Do B vitamins need DHA to improve cognitive function? Original paper

    This study on older adults found that supplementation with two B vitamins (folic acid and vitamin B12) was beneficial for cognitive function, but only with higher levels of DHA in the blood.

    This Study Summary was published on August 23, 2022.


    Elevated levels of homocysteine in the blood is associated with a higher risk of cognitive impairment in aging. Because several B vitamins (e.g., folic acid and vitamin B12) can lower homocysteine levels, a number of clinical trials have tested whether supplementation with B vitamins can also lower the risk of cognitive decline. In general, these trials have been disappointing, with the overall effect appearing quite small. This study examined whether B vitamins’ effect on cognitive function depends on omega–3 status.

    The study

    This was a post hoc analysis (done after the study was completed) of a 2-year randomized controlled trial in which 191 older adults (mean age of 72) with homocysteine levels ≥12 micromoles/liter took a supplement containing either 400 micrograms (µg) of folic acid plus 500 µg of vitamin B12 or a placebo. The participants had a median Mini–Mental State Exam score of 29, indicating normal cognitive function.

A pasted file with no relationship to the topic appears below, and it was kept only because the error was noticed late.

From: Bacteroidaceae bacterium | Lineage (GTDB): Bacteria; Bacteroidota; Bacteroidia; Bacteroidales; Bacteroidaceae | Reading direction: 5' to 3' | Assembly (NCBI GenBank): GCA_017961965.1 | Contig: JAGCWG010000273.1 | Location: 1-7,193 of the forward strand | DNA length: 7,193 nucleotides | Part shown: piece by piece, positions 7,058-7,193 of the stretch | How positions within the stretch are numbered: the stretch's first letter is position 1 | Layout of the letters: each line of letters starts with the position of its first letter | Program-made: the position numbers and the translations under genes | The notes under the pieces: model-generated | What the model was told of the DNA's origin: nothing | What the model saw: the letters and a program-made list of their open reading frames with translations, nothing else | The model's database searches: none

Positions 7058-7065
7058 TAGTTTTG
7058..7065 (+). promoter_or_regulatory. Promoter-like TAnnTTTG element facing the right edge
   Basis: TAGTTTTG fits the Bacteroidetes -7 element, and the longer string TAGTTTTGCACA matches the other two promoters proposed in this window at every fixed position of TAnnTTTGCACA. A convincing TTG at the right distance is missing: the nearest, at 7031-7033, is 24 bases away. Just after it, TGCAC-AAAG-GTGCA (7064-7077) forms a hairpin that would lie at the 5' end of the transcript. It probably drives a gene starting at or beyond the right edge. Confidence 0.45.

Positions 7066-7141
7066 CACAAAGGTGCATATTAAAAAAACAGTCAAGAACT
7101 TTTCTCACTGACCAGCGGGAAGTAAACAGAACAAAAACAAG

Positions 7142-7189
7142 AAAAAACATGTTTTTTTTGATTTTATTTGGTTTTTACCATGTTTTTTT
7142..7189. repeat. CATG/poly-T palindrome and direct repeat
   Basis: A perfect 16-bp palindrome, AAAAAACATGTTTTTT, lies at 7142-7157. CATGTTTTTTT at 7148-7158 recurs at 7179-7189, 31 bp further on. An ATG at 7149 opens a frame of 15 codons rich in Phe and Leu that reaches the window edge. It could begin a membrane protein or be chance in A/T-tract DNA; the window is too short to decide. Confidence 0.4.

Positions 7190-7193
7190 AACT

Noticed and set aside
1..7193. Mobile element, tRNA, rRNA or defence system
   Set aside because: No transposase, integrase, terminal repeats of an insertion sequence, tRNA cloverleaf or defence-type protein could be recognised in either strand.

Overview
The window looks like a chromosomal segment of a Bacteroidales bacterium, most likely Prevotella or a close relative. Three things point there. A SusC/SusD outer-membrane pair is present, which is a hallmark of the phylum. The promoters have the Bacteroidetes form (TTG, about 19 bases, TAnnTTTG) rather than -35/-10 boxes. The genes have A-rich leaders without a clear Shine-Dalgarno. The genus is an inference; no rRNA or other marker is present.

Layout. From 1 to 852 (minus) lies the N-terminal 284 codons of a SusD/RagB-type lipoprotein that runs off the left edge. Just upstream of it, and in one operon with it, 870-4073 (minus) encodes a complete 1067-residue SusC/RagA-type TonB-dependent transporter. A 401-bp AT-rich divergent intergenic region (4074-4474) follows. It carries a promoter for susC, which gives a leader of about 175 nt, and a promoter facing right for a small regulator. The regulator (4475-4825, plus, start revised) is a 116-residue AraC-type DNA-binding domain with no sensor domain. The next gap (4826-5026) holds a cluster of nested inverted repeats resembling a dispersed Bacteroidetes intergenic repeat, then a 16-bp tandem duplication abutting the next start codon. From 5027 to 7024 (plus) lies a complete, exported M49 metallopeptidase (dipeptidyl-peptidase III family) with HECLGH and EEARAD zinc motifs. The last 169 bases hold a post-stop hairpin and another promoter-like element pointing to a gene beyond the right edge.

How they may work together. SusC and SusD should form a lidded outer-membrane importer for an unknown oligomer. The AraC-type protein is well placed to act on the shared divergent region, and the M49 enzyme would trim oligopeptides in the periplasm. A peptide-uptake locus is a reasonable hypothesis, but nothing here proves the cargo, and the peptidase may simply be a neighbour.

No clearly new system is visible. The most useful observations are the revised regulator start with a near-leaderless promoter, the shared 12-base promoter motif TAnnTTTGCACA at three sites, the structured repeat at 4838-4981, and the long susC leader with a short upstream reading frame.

To assess cognitive function, the investigators administered tests for different aspects of cognition, specifically attention and working memory, episodic memory, executive function, and information processing speed. The participants’ scores on individual tests were combined to yield a global cognition score.

    The investigators analyzed the participants separately, according to the amount of omega–3s in their plasma relative to total fatty acids. This included eicosapentaenoic acid (EPA), docosahexaenoic acid (DHA), and total long-chain omega–3s (EPA and DHA).

    The results

    Among participants in the highest tertile (top 33%) of DHA status, supplementation with B vitamins improved global cognition compared with placebo, but there was no difference in the participants in the middle or bottom third of DHA status.

    The effect of B vitamins on cognition was not altered according to EPA status or total long-chain omega–3 status.


    These results don’t necessarily mean DHA itself makes B vitamins beneficial. For example, DHA status is likely influenced by seafood intake, meaning the effect of DHA status could be a proxy for other nutrients found in seafood or even lifestyle factors common among people who eat seafood regularly.

    Because these findings were the result of an unplanned post hoc analysis, they should be viewed with caution.

    This Study Summary was published on August 23, 2022.